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Saturday 03.24.18

« Louise Bourgeois in Pendelton | Main | Early April Links »

Hanakago: The Art of Bamboo and Flowers at Portland Japanese garden

Spring in Portland is incredibly dramatic and the latest exhibition Hanakago: The Art of Bamboo and Flowers at Portland's Japanese Garden is the perfect instrument to sharpen ones senses and appreciation for the season as life awakens around us. There is something about the dried and shaped bamboo among recently cut flowers that suggests the withered husks of life as vessels of contemplation, grace and virtues in life. Both the bamboo and flowers highlight both control and variation through respect. They are perceptual paths to awe and understanding. When the viewer is among these bamboo and flower objects... the weave, the intention and care catches the light and filters our perception towards the fragility that forms constructed in webs of respectful intention entail. We live in an age where consideration and grace can be on short supply so Hanakago is a refreshing respite.

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A breeze from long ago, Chinkuunsai III (2012), all photos Jeff Jahn

Hanakago is comprised of an impressive array of bamboo baskets and art from Portland collector Peter Shinbach's collection. Many are further brought to life with the ikebana art of Mrs. Etsuho Kakihana and those who study with her. Kakihana is a master teacher of ikebana of the Saga Goryu School at Daikakuji, Kyoto, one of the oldest and most revered Buddhist Temples in Japan. Often, these combinations are enlightening as ikebana is more fleeting while the bamboo objects point to things that have already left life into another state. What is also interesting to this critic is the way 2 art forms can combine and enhance each other. It is rarely seen in most western art practices, with notable exception being the Barnes Collection.

Some might call the work in Hanakago "craft" but its more. Craft for most audiences is just a physical/technical consideration (the Greek word for craft is Techne and is the root of the word technique) but as with anything that involves true mastery, it becomes more than that. Made of bamboo, these baskets are inherently precious and the fact that these objects are dead husks brings everything back to very real concerns like death and the passage of time. The end results are often a combination of grace which one can marvel at.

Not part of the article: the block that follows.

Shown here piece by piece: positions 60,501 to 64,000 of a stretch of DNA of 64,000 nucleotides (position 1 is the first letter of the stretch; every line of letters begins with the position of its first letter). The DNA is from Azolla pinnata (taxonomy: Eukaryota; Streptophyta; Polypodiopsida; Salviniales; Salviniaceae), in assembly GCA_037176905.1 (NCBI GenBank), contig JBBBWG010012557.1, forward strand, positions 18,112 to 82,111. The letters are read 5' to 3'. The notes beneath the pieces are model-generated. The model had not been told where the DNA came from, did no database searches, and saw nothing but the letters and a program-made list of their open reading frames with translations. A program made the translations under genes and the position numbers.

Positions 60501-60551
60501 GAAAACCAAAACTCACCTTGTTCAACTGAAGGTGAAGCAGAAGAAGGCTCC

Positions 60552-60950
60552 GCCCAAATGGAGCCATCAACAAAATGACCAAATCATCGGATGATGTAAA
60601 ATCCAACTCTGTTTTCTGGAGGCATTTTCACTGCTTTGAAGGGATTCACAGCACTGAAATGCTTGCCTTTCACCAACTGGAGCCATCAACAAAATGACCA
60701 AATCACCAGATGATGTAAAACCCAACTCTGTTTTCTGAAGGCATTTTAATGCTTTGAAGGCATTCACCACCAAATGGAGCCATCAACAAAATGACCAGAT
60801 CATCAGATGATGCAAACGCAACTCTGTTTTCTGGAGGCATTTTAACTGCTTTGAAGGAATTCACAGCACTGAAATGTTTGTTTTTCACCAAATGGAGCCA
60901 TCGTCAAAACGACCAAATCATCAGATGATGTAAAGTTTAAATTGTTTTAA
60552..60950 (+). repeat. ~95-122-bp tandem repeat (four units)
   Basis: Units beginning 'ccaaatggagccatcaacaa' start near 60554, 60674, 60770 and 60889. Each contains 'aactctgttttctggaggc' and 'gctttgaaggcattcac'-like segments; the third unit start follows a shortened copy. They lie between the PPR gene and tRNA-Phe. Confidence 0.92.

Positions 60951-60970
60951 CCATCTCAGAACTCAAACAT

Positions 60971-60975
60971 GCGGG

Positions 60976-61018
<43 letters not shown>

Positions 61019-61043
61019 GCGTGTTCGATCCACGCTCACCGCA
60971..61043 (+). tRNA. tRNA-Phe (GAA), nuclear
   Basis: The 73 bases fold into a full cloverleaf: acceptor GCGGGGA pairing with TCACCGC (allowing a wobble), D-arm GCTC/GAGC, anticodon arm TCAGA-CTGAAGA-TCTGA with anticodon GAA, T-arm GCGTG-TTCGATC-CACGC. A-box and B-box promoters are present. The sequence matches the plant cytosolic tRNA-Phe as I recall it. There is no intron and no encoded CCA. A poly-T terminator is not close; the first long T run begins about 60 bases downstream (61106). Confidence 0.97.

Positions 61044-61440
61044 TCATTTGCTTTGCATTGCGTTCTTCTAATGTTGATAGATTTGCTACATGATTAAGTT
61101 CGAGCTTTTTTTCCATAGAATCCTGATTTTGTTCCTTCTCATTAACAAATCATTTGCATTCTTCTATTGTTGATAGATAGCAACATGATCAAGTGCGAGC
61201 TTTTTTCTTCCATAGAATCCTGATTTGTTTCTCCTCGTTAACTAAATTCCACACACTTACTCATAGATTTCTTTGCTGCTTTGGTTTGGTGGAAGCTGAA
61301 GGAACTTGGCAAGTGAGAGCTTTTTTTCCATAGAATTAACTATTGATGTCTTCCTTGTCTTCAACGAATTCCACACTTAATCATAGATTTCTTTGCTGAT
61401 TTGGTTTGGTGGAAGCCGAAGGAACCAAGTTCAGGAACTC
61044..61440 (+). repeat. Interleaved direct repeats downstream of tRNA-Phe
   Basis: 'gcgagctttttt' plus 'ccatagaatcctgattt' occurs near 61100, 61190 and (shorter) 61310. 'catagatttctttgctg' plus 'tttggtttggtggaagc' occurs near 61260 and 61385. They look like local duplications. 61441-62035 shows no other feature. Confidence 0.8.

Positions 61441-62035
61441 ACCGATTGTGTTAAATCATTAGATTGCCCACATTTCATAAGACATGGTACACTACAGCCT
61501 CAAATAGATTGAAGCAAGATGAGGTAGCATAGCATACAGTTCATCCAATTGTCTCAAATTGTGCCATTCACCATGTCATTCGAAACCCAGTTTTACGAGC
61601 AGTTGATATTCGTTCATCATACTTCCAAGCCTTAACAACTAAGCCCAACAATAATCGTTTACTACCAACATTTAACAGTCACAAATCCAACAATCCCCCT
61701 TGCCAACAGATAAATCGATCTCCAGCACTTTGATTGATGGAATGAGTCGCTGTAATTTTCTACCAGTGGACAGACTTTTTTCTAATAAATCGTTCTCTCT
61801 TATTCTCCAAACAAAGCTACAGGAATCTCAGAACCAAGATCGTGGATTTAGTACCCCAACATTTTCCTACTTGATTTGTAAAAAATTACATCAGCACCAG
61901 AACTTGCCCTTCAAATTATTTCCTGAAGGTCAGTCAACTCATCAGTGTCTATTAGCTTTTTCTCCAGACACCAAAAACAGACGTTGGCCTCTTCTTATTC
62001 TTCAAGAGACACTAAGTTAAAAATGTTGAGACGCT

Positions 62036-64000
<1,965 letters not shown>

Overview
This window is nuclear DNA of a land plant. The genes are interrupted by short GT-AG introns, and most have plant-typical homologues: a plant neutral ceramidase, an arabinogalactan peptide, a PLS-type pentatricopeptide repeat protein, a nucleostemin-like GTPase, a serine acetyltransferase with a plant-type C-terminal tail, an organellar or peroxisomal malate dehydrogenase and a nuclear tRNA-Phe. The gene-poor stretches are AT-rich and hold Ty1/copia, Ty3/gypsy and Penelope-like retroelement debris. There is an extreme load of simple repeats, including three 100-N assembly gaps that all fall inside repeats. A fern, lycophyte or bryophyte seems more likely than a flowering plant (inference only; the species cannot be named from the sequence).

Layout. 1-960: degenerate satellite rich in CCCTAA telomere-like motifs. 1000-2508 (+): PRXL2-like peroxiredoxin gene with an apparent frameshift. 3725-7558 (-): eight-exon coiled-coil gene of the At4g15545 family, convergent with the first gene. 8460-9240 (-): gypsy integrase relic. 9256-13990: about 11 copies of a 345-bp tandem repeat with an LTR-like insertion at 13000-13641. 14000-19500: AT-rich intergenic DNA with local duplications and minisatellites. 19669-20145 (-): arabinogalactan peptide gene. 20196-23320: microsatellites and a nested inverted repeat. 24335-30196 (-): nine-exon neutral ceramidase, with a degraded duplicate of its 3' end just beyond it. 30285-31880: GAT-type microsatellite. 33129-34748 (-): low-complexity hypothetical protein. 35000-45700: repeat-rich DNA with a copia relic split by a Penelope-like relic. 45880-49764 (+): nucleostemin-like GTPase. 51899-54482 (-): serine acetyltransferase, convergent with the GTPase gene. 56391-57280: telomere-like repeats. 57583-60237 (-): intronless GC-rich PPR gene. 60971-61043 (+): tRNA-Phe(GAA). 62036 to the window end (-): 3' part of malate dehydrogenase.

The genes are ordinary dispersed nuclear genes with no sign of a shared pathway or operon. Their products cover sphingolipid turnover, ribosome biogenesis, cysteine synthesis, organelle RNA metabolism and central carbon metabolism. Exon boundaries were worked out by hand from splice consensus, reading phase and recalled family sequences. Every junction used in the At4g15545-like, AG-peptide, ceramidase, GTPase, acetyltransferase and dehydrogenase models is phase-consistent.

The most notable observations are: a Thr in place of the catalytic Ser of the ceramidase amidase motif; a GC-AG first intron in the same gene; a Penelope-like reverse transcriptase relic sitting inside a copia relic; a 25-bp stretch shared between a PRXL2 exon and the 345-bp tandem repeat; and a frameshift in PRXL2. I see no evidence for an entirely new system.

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A breeze from long ago (detail), Chinkuunsai III (2012)

The first "basket" I wanted to point out is titled, "A breeze from long ago," by Chinkuunsai III. Not a traditional basket form but reminicent of one it is more a sculpture, like an upended elbow macaroni or wheel fender. At the time I saw the work it was inhabited by a ikebana arrangement as well and the way the branch comes out of the center so asymmetrically enlivens both. Here the branch hugs the side and breaks left but eventually the blooms rebalance at the extremities. The basket's creator is also part of the Tanabe family bamboo artisan dynasty from Osaka, where the "Chinkuunsai" title was adopted by the most prominent member of artisans from this family. What I notice first about this particular work is the way the boat-like ribs all focus the eye on the central void, here perfectly filled with ikebana by Saga Goryu School. It is this call and response of the basket as a natural plinth that concentrates the gaze that makes it special (it is now installed differently as the ikebana changes every week). This loading aspect works whether the basket is empty or not. Without an ikebana occupant the basket emphasizes the void, which constitutes the majority of its space. This operates in a way that is similar to the work of Donald Judd. Instead of a pure object, it is essentially a container of volumes with its state of occupancy being emphasized, where anything is present or not. In daily life coming upon the dead outer husk of some dried fruit does the same thing but here there is a man-made intentional construction... implying an awareness and emphasis of the void, like a welcome mat for the eyes. This is much like the way a musician not playing a note has just as much impact as playing one. The shape of that absence being just as crucial to the experience as the shape of physical matter present.